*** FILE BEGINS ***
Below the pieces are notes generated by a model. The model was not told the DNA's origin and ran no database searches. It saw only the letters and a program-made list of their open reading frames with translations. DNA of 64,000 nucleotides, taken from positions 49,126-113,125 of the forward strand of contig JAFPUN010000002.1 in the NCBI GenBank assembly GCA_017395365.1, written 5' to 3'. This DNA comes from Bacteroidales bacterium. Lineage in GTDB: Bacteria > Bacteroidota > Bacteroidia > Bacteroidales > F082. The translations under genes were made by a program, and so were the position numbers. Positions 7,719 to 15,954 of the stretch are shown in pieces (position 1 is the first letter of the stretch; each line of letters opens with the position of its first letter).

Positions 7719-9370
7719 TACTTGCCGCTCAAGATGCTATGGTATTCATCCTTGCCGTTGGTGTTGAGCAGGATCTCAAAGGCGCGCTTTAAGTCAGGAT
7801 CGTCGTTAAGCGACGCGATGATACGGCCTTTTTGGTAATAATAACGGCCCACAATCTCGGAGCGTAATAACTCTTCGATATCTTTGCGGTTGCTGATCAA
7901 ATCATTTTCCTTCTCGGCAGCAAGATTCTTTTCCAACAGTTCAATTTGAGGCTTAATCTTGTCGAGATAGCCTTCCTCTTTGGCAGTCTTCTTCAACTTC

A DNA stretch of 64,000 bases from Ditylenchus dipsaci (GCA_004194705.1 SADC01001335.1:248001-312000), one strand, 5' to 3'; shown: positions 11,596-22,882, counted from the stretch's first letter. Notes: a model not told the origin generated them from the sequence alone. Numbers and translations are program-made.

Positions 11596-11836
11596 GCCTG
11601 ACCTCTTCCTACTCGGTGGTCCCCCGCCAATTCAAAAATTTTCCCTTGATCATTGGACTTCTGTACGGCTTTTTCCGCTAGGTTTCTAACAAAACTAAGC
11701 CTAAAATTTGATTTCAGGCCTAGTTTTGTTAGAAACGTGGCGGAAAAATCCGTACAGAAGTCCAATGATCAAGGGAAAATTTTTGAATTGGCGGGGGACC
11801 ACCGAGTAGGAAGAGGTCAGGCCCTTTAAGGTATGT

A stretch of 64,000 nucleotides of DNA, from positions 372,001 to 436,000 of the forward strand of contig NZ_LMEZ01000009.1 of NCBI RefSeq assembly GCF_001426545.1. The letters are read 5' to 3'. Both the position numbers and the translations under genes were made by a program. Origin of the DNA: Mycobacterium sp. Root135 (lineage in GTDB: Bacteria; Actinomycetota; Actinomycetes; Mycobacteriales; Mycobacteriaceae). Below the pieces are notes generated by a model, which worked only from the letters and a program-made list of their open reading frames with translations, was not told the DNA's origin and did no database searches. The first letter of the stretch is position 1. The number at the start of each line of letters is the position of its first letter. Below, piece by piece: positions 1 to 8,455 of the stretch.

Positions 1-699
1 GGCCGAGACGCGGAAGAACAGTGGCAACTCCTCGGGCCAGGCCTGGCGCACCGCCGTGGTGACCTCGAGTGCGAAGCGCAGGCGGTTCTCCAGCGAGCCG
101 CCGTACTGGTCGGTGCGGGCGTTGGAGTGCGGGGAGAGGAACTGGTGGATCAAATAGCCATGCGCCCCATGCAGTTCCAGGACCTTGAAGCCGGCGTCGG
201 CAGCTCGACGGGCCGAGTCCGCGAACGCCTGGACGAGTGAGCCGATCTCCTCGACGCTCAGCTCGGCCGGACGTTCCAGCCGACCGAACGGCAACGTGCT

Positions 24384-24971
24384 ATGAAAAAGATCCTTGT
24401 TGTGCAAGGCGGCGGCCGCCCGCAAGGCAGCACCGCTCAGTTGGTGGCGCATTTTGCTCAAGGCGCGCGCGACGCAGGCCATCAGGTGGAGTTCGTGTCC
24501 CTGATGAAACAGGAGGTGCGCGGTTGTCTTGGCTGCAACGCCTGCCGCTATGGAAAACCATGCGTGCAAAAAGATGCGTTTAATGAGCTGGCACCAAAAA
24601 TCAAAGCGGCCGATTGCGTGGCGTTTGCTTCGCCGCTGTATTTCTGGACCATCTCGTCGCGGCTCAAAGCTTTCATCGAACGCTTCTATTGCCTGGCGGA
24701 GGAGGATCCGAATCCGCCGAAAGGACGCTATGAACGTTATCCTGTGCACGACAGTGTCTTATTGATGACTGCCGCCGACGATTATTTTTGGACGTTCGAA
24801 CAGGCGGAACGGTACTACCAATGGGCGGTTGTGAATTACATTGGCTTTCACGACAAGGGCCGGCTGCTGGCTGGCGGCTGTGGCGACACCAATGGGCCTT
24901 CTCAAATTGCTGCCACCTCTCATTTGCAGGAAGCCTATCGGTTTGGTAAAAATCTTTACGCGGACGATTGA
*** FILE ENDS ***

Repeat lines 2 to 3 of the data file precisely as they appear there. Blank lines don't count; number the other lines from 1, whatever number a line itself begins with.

Positions 7719-9370
7719 TACTTGCCGCTCAAGATGCTATGGTATTCATCCTTGCCGTTGGTGTTGAGCAGGATCTCAAAGGCGCGCTTTAAGTCAGGAT